Historically, the relationship between police officers and the black community has never been ideal. There are numerous examples of incidents where excessive force was used in confrontations with African-Americans — Rodney King, Amadou Diallo and Sean Bell, just to name a few.
“Things have gotten worse since 9/11, with stop and frisk and racial and religious profiling. Black folks have gotten caught up in that,” said George White, associate professor of history at York College, who also has a law degree.
The animosity and distrust that has grown over the last several decades is perhaps why the two groups often see the stopping, arresting or apprehension of alleged wrongdoers in completely different ways. An example of this occurred two weeks ago in Jamaica.
Kevin Brown, 27, of 108th Avenue was arrested on the morning of Sept. 21 at his home, but the details of what happened depends on who you ask.
Brown’s wife, Kenya, said she and her husband were getting their three young daughters ready for day care when she heard someone pounding on the back door. “They said, ‘This is the police, open the f-ing door,’” Brown recalled. But she said it was stuck, so she told them to go around to the front of the house.
Brown said they repeatedly asked her, “Where is he?” and she told them she had seen her husband’s cousin, whom she knows only by the nickname “Docki” run through the front yard.
She surmised that he must have done something wrong since he takes medication for a psychological problem and has taken the couple’s SUV before, something Brown said she told the officers.
She claims the police dragged her husband out of the house while he was still holding the hand of their 3-year-old daughter, beat him and sprayed him with mace, never telling him why he was being arrested.
“I told him that his cousin was driving the vehicle. You need to look for him,” Brown recalled.
White said that it is easy for African-Americans to believe they are being targeted as a result of their race, since there are so many examples of law enforcement “committing acts that defy explanation.”
A police source told a very different version of how Brown’s arrest occurred.
Two officers charged with looking for criminals seeking to burglarize homes, spotted Brown driving a black SUV without any license plates, which is illegal. They decided to follow him and observed him breaking several traffic laws including not stopping at a stop sign, making illegal turns and failing to signal.
The officers signaled for him to pull over, but he didn’t stop. He pulled into the driveway of his home and hopped out of the vehicle without putting it in park and one of the officers was almost struck by the moving car, the source said.
The officers immediately recognized him as the person they had followed because of his striking blonde hair. He ran into the house through the back door and slammed the door on the foot of the officer chasing him, but Brown was still able to get it locked.
That’s when the cops started pounding on the door and Kenya Brown told them to go around to the front. When they finally nabbed Kevin Brown, he resisted arrest and the officers were forced to pepper spray him. As is standard procedure, EMS was called and Brown was taken to Queens Hospital Center to have his eyes flushed.
Brown, whom the source said has a extensive criminal history including involvement in gangs is being charged with: reckless endangerment, obstructing governmental administration, meaning getting between an officer and his job, unauthorized use of a vehicle because the SUV he was driving did not belong to him, fleeing an officer in a motor vehicle, resisting arrest and giving the cops a fake name.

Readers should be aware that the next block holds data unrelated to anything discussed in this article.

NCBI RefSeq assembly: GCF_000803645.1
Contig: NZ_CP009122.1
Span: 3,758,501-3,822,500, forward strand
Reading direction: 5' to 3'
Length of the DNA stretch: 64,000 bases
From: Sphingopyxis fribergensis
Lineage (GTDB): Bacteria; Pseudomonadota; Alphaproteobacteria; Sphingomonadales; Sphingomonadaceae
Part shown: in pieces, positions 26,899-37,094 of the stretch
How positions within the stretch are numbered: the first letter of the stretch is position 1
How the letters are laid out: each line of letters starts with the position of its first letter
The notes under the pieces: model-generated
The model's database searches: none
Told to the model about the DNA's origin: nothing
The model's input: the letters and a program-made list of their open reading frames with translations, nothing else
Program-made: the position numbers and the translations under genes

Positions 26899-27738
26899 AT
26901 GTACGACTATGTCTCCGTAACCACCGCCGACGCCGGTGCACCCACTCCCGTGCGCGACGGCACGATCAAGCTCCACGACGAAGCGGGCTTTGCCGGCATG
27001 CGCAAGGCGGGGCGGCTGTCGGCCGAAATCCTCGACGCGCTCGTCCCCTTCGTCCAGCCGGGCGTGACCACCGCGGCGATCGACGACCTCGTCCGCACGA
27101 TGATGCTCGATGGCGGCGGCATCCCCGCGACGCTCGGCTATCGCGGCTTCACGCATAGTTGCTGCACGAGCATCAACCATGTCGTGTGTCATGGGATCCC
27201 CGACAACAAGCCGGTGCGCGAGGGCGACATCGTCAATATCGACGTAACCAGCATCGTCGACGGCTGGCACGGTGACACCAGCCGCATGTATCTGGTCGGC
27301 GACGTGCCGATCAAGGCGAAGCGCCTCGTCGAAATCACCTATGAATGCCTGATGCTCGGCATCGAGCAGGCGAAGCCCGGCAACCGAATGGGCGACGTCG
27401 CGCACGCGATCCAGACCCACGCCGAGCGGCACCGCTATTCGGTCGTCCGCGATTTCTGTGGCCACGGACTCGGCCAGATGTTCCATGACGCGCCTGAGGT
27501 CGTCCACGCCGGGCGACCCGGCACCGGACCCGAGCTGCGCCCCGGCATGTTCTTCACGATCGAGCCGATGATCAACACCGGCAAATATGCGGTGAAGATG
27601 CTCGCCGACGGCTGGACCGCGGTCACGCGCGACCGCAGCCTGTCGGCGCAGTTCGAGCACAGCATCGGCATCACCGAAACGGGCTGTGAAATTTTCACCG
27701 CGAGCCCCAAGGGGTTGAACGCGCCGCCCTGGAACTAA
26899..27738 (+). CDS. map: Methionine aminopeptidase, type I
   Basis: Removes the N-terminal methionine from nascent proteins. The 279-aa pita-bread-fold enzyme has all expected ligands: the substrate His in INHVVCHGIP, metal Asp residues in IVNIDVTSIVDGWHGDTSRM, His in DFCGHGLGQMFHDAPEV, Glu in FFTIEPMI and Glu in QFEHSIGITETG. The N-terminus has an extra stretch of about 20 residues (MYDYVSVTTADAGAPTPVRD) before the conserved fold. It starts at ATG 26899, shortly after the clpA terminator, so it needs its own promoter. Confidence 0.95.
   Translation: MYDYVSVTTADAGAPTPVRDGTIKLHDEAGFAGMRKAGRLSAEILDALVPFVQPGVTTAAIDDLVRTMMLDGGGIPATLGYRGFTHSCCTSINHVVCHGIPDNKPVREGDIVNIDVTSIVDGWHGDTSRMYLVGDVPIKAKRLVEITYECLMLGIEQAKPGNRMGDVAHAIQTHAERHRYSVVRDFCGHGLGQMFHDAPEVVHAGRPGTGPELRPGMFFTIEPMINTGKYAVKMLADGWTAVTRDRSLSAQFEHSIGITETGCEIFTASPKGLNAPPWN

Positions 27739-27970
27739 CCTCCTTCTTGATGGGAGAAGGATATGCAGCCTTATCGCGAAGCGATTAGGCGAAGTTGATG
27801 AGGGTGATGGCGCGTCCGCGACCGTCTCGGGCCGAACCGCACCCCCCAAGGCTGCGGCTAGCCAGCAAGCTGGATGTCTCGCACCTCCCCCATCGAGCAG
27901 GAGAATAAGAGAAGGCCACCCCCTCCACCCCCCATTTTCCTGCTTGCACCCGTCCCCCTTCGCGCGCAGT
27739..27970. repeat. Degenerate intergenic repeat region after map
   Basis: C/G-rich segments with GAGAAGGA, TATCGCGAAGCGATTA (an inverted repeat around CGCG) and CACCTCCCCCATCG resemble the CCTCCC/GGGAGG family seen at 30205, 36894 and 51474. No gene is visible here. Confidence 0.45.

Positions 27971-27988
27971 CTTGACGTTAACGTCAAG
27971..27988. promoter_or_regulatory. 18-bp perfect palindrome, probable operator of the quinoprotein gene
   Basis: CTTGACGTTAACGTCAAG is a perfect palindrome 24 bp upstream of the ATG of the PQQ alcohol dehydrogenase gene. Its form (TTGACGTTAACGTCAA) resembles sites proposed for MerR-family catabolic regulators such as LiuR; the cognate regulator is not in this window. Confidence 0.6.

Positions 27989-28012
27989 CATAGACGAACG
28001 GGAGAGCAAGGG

The police source said that Kenya Brown was also uncooperative — something she denies — not willing to talk to them or tell them where her husband was. The source added that neither she nor her husband mentioned anything about a cousin.
White noted that being stopped by the police “is a fact of life for many of us,” who live in the black community. He said he has been pulled over in every major city he’s lived in including Los Angeles, Dallas and Philadelphia. He said besides being innocent of any crime, he attributes his not being arrested to a combination of calm, luck and not challenging the officer.
Although he believes it is “unfortunate and unfair, that blacks have to act differently than whites during their interaction with officers, it’s just the way things are right now and they don’t look like they are about to change anytime soon. “It’s a burden I resent greatly,” he said.
City Councilman Leroy Comrie (D-St. Albans) also said he had been pulled over by police as a youth even though he had not committed a crime and was not arrested.
“It’s just a reality, but it’s definitely unfair,” Comrie said. “You just have to act in a non-threatening way in order to prevent unhealthy things from happening.”
The lawmaker noted that after the Bell shooting, a special committee of city, state and federal officials was formed to devise a strategy on how police-community relations could improve. The report was given to the mayor, police commissioner and other elected officials, but none of the suggestions were followed, Comrie said.
The suggestions included: ensuring that there are more beat officers within the community affairs unit; more interaction between police officers and children; and creating different layers of familiarity between beat cops and various civic organizations.
“Police-community relations are OK, but with so many people out of work, people express their frustration in any way possible,” said Comrie, who represents the area where the arrest occurred. “I don’t believe the police are doing as much as they could to reach out to the community.”